Anthropology of Crime
European Association of Social Anthropologists (EASA) network
We invite you to submit a paper to our AnthroCrime network EASA 2024 panel, online:
Doing and Undoing Ethics, Methods, and Positionality in the Anthropology of Crime and Criminalisation
by January 22nd 2024.
Please submit your paper online at https://nomadit.co.uk/conference/easa2024/paper-form/15003
The scientific exploration of crime has traversed a path fraught with ethical complexities, and postmodern approaches introduce new ethical dilemmas for researchers. This panel aims to delve into these evolving ethical issues as they manifest in anthropological studies of crime and criminalised behaviours.
The scientific exploration of crime has traversed a path fraught with ethical complexities, often raising concerns about reinforcing criminalization and perpetuating the ‘othering’ of research subjects. Traditional positivist methodologies, aiming to quantify and categorize crime, have been criticised for their complicity in these dynamics. In contrast, postmodern approaches have advocated for a deeper understanding of crime’s subjective meanings and experiences. While these shifts in epistemological paradigms have provided valuable insights, they have also introduced novel ethical complexities for researchers. These include navigating their own moral, legal, political, and emotional positionalities as they engage in fieldwork involving illegalised phenomena. This panel aims to delve into these evolving ethical complexities as they manifest in anthropological (or others) studies of crime and criminalised behaviours. We invite contributions that explore the intricacies of fieldwork in sensitive settings, examining how legal, moral, and emotional dimensions shape scientific work, reflexivity, institutional relations, legal boundaries, and epistemological frameworks. By shedding light on these complexities, we aim to contribute to broader discussions on the role of science in creating knowledge and the implications of knowledge production in the context of crime studies.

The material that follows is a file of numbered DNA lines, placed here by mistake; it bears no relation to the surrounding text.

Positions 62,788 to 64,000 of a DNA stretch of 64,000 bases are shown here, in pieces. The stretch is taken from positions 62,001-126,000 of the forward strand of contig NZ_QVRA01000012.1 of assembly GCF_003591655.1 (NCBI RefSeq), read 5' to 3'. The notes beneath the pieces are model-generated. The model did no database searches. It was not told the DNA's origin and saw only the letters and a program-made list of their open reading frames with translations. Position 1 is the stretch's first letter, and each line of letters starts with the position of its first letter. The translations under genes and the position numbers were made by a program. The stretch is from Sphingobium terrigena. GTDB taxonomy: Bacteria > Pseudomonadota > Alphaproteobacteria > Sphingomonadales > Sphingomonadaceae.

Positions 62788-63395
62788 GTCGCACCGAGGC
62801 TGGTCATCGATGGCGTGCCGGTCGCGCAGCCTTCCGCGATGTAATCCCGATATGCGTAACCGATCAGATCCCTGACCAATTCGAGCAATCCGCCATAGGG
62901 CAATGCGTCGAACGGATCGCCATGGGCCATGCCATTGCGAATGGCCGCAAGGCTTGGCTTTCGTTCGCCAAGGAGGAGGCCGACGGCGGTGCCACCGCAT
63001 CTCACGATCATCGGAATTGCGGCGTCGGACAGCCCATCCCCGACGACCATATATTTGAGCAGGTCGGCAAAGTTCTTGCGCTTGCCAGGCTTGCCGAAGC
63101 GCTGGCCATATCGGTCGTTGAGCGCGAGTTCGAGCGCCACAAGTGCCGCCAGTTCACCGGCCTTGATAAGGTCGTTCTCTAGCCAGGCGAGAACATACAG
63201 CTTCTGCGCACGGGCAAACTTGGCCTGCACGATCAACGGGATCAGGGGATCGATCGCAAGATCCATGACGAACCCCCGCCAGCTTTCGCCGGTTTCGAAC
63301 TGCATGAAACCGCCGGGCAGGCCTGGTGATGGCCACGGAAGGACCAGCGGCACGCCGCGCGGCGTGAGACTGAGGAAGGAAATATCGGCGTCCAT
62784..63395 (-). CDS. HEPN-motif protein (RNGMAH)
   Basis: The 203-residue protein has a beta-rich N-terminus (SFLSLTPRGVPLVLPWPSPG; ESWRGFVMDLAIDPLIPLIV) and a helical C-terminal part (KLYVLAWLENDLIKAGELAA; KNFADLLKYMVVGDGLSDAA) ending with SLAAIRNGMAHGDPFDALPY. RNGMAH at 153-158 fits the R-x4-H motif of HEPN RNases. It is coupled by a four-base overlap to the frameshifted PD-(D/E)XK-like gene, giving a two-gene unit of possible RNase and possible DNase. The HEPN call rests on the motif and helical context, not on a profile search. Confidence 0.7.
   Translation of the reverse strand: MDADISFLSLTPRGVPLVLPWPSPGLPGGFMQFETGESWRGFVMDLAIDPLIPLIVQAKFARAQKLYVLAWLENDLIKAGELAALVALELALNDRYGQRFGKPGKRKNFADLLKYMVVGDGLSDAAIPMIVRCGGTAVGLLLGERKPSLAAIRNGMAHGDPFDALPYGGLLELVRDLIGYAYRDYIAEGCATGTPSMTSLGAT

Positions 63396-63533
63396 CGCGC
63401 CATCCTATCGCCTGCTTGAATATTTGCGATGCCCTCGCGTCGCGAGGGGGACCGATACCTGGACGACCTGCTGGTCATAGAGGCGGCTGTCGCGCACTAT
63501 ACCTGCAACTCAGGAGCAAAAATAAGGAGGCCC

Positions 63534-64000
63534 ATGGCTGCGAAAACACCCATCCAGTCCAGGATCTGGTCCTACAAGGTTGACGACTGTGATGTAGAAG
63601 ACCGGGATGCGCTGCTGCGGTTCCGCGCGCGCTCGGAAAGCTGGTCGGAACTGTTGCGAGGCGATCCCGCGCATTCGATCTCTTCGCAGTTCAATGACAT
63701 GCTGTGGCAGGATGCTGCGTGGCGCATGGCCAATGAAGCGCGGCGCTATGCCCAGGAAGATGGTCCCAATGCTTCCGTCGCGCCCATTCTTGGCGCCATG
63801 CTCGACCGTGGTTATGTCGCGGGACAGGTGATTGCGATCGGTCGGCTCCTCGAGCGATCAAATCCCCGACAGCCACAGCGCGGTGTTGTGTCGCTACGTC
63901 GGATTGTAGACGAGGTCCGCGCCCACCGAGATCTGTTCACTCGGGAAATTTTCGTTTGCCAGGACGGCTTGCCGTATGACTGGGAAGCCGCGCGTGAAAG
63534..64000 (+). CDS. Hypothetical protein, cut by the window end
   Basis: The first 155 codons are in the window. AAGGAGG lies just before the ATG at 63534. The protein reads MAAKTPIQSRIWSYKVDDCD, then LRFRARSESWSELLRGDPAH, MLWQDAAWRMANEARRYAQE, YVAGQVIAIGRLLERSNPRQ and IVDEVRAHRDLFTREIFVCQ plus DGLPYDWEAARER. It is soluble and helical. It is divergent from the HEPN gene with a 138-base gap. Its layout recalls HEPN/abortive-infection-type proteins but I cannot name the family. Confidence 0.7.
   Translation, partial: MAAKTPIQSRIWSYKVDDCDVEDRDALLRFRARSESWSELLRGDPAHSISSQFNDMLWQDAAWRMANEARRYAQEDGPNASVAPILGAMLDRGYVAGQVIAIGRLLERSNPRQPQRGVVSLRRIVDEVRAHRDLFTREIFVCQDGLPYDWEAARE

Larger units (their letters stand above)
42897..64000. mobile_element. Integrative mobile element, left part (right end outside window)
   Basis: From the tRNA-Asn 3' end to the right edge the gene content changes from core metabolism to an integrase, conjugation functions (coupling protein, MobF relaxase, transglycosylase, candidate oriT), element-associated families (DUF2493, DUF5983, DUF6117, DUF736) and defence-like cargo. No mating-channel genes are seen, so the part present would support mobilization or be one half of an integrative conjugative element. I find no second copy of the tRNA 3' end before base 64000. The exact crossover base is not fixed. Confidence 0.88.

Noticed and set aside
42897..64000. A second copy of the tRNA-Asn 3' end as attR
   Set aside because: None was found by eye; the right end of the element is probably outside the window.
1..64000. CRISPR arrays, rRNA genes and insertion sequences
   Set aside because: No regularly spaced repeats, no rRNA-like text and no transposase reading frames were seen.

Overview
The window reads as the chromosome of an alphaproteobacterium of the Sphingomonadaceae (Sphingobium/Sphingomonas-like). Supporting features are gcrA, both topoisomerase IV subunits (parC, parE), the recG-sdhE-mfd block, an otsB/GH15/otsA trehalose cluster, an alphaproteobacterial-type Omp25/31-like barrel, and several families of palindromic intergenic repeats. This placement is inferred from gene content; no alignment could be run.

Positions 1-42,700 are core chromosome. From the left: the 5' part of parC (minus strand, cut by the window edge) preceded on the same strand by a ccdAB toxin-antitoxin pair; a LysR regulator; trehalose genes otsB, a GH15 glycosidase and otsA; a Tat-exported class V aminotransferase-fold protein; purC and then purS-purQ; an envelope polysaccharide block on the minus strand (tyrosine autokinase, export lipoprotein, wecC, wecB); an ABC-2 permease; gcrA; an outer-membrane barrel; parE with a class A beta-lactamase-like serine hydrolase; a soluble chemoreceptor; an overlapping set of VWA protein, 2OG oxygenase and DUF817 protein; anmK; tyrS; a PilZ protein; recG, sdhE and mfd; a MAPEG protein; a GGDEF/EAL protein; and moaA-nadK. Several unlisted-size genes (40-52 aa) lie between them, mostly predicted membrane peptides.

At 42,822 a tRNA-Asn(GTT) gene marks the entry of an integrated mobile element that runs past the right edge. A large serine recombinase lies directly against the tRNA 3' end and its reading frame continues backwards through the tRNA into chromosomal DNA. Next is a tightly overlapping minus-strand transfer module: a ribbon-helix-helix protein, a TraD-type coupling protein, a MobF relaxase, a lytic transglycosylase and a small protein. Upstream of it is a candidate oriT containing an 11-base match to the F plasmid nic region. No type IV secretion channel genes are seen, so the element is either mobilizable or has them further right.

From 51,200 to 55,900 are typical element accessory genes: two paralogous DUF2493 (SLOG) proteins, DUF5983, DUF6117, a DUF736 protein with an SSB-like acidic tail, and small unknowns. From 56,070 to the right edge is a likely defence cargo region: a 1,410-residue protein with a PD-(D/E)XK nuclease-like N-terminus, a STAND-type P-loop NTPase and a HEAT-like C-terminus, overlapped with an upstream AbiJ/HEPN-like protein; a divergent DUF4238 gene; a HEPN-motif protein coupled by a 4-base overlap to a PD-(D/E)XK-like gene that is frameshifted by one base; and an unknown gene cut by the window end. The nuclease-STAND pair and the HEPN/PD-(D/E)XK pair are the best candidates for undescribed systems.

Davide Casciano (UCL)
Lene Swetzer (IHEID)